The Supreme Court of England on Wednesday issued a verdict in favour of Pakistan International Airlines (PIA) in an economic duress case filed by a Birmingham-based travel agency.
The issue in this appeal was whether, and if so in what circumstances, a party can set aside a contract on the ground that it was entered into as a result of the other party threatening to do a lawful act.
The case was heard by President of the UK’s apex court Lord Reed, Deputy president Lord Hodge, Lord Lloyd-Jones, Lord Kitchin and Lord Burrows. The hearings of the case were held on November 2 and 3 last year, with the judgment issued on August 18 (today).
Times Travel (TT), a travel agency, and PIA signed a contract with former giving the right to sell plane tickets as an agent.
A dispute arose in 2011 and 2012 when certain travel agents, including TT, alleged that PIAC had not been paying them certain commission payments. Claims were brought to recover the unpaid commission. Under pressure from PIAC, TT did not join those claims.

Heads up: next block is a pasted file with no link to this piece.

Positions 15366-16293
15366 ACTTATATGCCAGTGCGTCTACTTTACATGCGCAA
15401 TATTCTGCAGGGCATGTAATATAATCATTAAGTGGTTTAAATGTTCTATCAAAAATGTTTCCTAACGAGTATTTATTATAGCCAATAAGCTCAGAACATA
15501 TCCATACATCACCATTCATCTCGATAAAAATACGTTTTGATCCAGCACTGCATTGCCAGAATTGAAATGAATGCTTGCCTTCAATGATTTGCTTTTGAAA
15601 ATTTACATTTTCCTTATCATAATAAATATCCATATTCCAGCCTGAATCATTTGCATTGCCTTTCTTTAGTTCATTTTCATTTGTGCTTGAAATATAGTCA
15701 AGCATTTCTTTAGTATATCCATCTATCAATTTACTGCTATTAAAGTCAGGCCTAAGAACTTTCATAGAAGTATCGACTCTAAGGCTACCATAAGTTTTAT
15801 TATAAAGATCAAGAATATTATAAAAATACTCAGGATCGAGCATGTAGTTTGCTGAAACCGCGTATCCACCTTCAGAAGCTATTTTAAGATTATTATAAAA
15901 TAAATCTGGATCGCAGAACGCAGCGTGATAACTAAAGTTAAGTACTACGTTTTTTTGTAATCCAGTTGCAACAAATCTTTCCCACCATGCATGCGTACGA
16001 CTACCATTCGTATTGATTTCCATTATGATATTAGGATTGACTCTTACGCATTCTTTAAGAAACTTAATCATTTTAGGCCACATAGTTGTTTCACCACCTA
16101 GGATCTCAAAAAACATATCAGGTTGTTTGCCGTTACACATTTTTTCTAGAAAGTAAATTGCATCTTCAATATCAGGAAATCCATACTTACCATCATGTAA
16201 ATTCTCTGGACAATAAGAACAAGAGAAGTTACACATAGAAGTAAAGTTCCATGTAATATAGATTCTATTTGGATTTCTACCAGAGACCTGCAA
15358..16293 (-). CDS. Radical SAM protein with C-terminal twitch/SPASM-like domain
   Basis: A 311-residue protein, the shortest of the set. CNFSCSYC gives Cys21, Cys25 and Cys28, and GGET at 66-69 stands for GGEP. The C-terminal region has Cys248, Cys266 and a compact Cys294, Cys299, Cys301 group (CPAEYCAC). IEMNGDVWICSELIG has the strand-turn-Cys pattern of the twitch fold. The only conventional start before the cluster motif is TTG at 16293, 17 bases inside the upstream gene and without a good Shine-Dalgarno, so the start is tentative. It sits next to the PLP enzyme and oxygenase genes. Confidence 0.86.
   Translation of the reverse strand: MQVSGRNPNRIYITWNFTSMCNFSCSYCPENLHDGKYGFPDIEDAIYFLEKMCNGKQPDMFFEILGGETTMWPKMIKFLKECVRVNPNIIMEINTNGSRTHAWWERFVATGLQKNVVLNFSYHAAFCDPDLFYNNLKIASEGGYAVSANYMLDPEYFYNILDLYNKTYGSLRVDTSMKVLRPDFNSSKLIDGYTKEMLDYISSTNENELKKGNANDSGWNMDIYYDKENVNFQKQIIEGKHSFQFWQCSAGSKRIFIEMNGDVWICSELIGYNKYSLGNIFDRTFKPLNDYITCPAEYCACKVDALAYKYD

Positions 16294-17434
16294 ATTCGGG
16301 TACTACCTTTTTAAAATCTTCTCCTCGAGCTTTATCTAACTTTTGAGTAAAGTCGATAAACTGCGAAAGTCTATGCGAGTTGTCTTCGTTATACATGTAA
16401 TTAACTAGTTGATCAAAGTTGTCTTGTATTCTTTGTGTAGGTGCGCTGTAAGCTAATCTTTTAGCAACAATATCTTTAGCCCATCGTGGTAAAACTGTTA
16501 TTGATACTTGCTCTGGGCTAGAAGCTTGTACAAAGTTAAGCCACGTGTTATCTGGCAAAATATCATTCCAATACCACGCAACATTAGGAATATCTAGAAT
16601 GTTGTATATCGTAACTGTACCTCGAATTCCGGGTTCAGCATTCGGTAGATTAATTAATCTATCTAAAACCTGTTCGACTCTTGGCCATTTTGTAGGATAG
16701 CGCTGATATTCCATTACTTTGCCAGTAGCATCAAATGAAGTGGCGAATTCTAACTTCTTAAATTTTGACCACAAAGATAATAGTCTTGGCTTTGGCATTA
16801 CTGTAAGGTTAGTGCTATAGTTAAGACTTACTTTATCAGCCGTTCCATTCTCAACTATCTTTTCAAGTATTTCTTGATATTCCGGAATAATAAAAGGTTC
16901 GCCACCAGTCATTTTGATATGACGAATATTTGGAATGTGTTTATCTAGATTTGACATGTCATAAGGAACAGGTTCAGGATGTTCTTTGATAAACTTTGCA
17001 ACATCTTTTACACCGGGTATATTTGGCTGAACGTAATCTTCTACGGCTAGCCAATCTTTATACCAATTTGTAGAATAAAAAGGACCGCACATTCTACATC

However, in September 2012 PIAC cut TT’s normal fortnightly ticket allocation from 300 to 60 tickets, as it was entitled to do, and gave notice that it would terminate their existing arrangement at the end of October 2012.
This would have put TT out of business and so on 24 September 2012 TT agreed to accept new terms by which it waived any claims it might have for the previously unpaid commission.
TT subsequently brought a claim against PIAC for the unpaid commission. It argued that it could rescind the New Agreement for lawful act economic duress.
The trial judge agreed but also found that PIAC had genuinely believed that the disputed commission was not due. The Court of Appeal allowed PIAC’s appeal as PIAC had not acted in bad faith in that sense.
Lord Hodge holds that TT cannot rescind the New Agreement. PIAC giving notice that the previous contract would be terminated and cutting TT’s ticket allocation was not reprehensible conduct in the sense used in the case law.
Lord Burrows agrees with Lord Hodge that the appeal should be dismissed but disagrees on what is meant by illegitimate threats in relation to economic duress.
“On the facts of this case, TT’s claim for lawful act economic duress fails because PIAC genuinely believed it was not liable for the unpaid commission,” the Supreme Court said in the ruling.
In May this year, a court in the British Virgin Island has announced a verdict in favour of Pakistan in a case related to Reko-Diq, district of Balochistan famous for its mineral wealth, including gold and copper.
Following the historic legal victory, Pakistan International Airlines has again received ownership of its hotels located in the US and France and other properties.